Slowly and gently, the house and its small garden work their magic on you, and you can feel your worries and stresses melting away with the sun and gentle breezes.

Sunday, August 10, 2014

Songs for Ophelia - A Review

Switching gears for a moment from domestic fantasy, I was recently lucky enough to be sent an advanced copy of Theodora Goss' new mythically inspired poetry collection, Songs for Ophelia.

I was impressed not only with the individual poems in the collection, but also how beautifully they all fit together as an overall narrative.  The poems are organized into the four seasons, and although you see the transformation of certain natural elements across the seasons, there is little to no repetition.  Some poems are canvases that capture a single moment in time, while others encompass entire lifetimes of fascinating characters.

My favorite poems in the collection all seemed to fit into the latter category, but I appreciated them all.  Poems like "The Witch" and "Shoes of Bark" beautifully explore the idea of the ages of womanhood, of motherhood and daughterhood, and how we weave magic with each other or have the ability to tear each other apart.  The poems are full of rich rich imagery, each one best experienced slowly so that it can be pondered and savored.

Theodora's technical prowess also quietly shines through...the quality of the meter and solidity of the structure of her poems is easy to forget when you get so caught up in the imagery she also provides, but it is nonetheless still there, like the sturdy spine of a dancer whose costume and movements distract us from her underlying strength.

I highly recommend this poetry collection.  Theodora Goss is one of those authors, unlike James Patterson or Nora Roberts, who takes her time to put out a truly priceless creation rather than churning out new materials for filler.  There is no filler in this collection, each poem shines like a jewel.  Pluck your own jewel today!!

Friday, August 1, 2014

Hansel and Gretel Kitchen

My friend Kellie recently posted to the Domythic Bliss Facebook group:

Hello all you crafty people out in Domythic world! I have a kitchen that I started decorating in a 'Hansel and Gretel Gingerbread' theme a couple of years ago,have not worked on it for a now geting little urges to add a few things,any one have any ideas,pictures off the web and websites,etc...that you could help with? Maybe some one out there in the group has this type of decorated kitchen

Well my brain was off and running, and before I knew it I had a bunch of images saved from Pinterest...I figured I might as well turn them into a blog post!

First there's the overt.  This store in Helen, Georgia is actually called Hansel & Gretel Candy Kitchen.  But how cute is that trim?  And you could have a sign like this made for your kitchen.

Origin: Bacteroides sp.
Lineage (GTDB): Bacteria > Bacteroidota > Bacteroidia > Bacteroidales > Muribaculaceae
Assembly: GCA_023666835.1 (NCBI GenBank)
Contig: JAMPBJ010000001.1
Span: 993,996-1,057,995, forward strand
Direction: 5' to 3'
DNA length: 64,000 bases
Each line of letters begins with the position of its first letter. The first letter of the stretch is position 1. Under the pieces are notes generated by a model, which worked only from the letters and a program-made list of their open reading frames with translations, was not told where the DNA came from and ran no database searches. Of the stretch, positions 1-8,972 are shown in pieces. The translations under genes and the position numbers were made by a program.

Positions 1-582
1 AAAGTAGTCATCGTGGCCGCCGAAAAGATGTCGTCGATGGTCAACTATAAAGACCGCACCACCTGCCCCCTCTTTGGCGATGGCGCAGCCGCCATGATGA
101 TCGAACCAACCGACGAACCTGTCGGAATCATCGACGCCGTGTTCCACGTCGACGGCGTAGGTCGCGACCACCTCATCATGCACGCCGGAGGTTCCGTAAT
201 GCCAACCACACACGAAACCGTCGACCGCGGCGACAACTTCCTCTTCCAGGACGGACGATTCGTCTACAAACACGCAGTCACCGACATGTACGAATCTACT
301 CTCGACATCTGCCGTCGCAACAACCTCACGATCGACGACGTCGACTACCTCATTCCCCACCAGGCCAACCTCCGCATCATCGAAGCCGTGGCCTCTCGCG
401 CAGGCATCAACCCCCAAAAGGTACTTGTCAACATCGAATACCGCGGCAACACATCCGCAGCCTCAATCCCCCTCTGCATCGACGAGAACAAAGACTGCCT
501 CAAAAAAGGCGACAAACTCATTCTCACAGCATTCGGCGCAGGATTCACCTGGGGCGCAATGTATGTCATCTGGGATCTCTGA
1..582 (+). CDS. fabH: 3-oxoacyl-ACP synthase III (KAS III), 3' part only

Or maybe this sign above instead....or in addition.

The below image...I love the idea of baskets hanging from the ceiling, from a rafter or even a faux beam.  And of course here's one of many examples of a large fireplace or cookstove.  It could be fun, if you are a fan of murals and wall paintings, to have a Trompe-l'œil fireplace painted on a kitchen wall.  

A rack for the Hansel & Gretel Witch's extra brooms, perhaps?

And of course what would a Hansel & Gretel Witch's kitchen be without gingerbread?  In this case, I mean the trim, which could be painted a rich burgundy or green for more cheerful color.

Which brings me to color...I definitely think the room should have very little if any white on the walls, maybe just some between wood beams on the ceiling.  But the walls should be warm, gingerbread-y colors, with trim and accents in richer shades of the colors of candy, like burgundy, rose, green, etc.  I love the subtle shades of warm browns and blues in this kitchen below.

And the yummy greens and blues of this cabinet.  Also, of course, hanging foodstuffs from the rafters.

Or even a delicious butter yellow. 

Folk art motifs and paintings would work perfectly I think.  After all, the witch has been in that cottage for many years.

I definitely picture various foodstuffs, supplies, and pots and pans hanging in the rafters.  If there are no rafters, hanging shelves in rich wood (with perhaps more gingerbread trim?) could work to hold supplies.


And if the Hansel & Gretel witch has a quote in her kitchen, I'm betting it would be this one.

I would recommend getting this book, and buying a cookbook stand to hold it open on the counter, for a touch of wicked whimsy:

Or even making your own more ancient-looking tome with a page open to a similar recipe.

And finally, since we ultimately know the kitchen is tongue-in-cheek, and you're truly a good witch and not a bad one, I recommend buying your kitchen witchery goods from Cucina Aurora, run by the most kind and skilled kitchen witch I know!